• Topic: Conflict Resolution, International Relations, Peace Studies, Politics
  • Political Geography: Africa, United States, America, Europe
  • Author: Erik Thorbecke, Machiko Nissanke
  • Publication Date: 06-2005
  • Content Type: Working Paper
  • Institution: United Nations University
  • Abstract: The paper offers a critical literature review of the debate surrounding the globalization-poverty nexus, focusing on channels and linkages through which globalization affects the poor. After introducing four different concepts used to measure trends in world income inequality, it examines first the 'growth' conduit through which globalization affects poverty. Treating inequality as the explicit filter between growth and poverty reduction, the causal chain of openness-growth-inequality-poverty is scrutinized, link by link. The paper then moves on to examine other channels in the globalization-poverty nexus that operate through changes in relative factor and good prices, factor movements, the nature of technological change and diffusion, the impact of globalization on volatility and vulnerability, the worldwide flow of information, global disinflation, and institutions, respectively. The paper concludes with a discussion of strategic policy issues within the context of the globalization debate.
  • Topic: International Relations, Economics, Globalization, Poverty
  • Author: George Mavrotas, David Fielding
  • Publication Date: 06-2005
  • Content Type: Working Paper
  • Institution: United Nations University
  • Abstract: Issues related to the volatility of aid flows are now becoming crucial in view of their relevance to the achievement of the Millennium Development Goals. The paper examines aid volatility using data for 66 aid recipients over the period 1973-2002. We improve upon earlier work in this important area by disaggregating total aid inflows into sector and programme aid. In this way we avoid focussing on a single aggregate, unlike most previous studies on aid volatility. We also adopt a different methodology to capture aid volatility. The institutional quality of the aid recipient affects the stability of sector aid but not that of programme assistance. Moreover, more open economies, which tend to be smaller and richer, ceteris paribus, are associated with more volatile sector aid flows.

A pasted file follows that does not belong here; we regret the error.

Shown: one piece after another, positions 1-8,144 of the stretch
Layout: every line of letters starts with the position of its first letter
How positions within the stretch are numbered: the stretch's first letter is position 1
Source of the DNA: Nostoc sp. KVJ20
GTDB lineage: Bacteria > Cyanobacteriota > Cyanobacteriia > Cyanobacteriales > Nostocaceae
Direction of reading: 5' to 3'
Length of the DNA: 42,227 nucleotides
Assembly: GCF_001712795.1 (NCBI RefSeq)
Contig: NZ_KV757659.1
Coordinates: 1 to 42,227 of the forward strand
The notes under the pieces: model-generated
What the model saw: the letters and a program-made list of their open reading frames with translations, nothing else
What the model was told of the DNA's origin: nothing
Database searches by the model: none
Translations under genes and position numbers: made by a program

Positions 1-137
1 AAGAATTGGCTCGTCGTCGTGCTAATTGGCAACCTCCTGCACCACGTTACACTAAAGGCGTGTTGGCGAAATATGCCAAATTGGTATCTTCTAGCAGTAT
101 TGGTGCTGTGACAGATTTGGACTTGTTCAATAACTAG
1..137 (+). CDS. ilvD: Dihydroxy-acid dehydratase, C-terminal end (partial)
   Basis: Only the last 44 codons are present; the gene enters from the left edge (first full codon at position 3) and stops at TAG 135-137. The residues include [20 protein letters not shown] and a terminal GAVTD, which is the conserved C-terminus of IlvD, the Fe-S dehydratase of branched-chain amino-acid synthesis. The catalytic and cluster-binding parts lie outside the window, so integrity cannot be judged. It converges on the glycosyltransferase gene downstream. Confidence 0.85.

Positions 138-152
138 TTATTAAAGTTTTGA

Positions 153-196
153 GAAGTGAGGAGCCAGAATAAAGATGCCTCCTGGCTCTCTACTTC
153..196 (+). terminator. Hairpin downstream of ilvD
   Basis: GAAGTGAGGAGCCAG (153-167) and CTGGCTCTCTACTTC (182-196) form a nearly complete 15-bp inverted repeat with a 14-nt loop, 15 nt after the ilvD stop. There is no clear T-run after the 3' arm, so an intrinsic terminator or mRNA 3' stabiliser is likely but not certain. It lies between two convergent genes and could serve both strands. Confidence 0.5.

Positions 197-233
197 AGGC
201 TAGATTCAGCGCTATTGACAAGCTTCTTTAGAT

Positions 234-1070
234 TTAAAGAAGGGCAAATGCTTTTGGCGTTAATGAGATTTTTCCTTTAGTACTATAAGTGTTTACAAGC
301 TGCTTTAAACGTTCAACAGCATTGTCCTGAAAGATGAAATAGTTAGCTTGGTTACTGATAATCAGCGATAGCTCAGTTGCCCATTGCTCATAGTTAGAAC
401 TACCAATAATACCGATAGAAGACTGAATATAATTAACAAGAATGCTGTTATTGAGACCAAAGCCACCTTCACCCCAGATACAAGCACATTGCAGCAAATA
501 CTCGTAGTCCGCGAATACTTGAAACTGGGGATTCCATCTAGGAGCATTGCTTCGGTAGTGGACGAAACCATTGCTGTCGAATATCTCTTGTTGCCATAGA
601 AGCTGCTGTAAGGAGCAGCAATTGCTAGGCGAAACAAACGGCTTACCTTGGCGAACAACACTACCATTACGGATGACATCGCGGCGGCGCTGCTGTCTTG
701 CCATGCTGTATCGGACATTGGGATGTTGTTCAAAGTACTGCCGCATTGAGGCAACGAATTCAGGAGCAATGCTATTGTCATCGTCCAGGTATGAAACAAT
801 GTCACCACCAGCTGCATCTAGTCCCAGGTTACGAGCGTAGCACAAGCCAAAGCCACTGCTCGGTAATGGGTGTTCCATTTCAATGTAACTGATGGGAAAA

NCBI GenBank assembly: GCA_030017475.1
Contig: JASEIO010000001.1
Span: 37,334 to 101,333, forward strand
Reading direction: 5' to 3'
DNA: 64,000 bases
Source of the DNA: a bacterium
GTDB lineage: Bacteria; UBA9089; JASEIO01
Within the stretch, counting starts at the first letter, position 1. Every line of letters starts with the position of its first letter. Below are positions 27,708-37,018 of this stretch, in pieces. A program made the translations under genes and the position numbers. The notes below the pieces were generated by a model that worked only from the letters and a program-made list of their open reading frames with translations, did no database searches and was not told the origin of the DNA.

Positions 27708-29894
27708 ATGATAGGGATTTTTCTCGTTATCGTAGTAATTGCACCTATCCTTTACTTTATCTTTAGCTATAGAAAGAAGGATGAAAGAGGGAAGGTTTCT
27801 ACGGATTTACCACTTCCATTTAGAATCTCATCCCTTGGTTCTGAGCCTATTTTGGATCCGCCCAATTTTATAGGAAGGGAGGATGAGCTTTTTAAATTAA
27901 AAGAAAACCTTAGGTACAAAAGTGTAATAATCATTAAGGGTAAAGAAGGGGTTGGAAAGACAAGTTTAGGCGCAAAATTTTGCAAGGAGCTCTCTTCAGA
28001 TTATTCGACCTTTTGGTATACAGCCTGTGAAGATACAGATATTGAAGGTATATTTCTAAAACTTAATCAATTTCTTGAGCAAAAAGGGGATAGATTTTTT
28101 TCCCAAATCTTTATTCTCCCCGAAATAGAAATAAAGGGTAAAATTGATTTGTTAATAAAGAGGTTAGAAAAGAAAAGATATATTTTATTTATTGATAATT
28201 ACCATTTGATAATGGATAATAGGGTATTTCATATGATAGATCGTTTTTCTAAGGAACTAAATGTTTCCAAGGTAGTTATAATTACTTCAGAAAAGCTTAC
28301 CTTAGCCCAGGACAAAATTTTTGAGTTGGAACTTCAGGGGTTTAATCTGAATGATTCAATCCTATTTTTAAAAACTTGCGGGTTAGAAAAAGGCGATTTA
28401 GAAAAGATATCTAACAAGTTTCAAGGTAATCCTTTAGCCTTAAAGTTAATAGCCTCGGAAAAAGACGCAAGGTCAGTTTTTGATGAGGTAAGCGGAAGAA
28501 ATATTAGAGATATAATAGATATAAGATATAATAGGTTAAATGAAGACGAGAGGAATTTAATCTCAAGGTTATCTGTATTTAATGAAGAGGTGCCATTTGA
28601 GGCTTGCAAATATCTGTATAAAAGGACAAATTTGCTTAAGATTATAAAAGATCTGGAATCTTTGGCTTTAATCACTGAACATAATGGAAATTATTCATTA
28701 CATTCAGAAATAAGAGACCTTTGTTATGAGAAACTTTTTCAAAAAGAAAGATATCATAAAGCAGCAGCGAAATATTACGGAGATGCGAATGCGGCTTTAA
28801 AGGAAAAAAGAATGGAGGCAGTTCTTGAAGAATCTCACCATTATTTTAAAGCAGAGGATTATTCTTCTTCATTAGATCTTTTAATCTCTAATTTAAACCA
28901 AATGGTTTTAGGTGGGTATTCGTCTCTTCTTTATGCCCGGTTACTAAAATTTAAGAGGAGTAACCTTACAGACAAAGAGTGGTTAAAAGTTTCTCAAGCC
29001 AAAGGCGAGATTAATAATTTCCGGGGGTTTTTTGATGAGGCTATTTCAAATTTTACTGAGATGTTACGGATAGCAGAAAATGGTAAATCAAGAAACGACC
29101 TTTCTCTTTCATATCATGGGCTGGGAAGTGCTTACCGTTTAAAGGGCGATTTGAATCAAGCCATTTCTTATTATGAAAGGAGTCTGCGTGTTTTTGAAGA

• Topic: International Relations, Economics, International Cooperation, Poverty
  • Author: Anne Trebilcock
  • Publication Date: 04-2005
  • Content Type: Working Paper
  • Institution: United Nations University
  • Abstract: The ILO was founded for social justice, a mandate expressed today in terms of decent work as a global goal, for all who work, whether in formal or informal contexts. In June 2002, the delegates to the International Labour Conference from governments, workers' and employers' organizations adopted a resolution incorporating conclusions on decent work and the informal economy. The four components of decent work – opportunities for employment and income, respect for rights at work, social protection and stronger social dialogue – form the backbone of the ILO's approach to the informal economy. These elements can also be seen through a development lens, and necessarily feature a strong gender dimension. To make the action foreseen by the ILC conclusions more easily operational in a cross-disciplinary way, the issues they address can be cast in terms of macro policy, governance, enhancement of productivity, markets and employment, social protection/addressing vulnerabilities, and representation and voice. All play key roles in poverty reduction. Moreover, recognizing the importance of measuring progress towards decent work, developments in relation to indicators are briefly described. This paper includes annexes reproducing the ILC conclusions along with two relevant resolutions adopted by the International Conference of Labour Statisticians and a list of ILO websites that address various aspects of decent work and the informal economy.
  • Topic: International Relations, Civil Society, Economics, Government
  • Author: Reema Nanavaty
  • Publication Date: 02-2005
  • Content Type: Working Paper
  • Institution: United Nations University
  • Abstract: This is a brief sketch of the Self Employed Women's Association's (SEWA) three-decade-long journey from the local to global and informal to formal sector in search of finding work and income for now 720,000 women workers. Though SEWA remains a local and an informal economy workers' organization, its aim has always been to mainstream its issues, hopes, and achievements.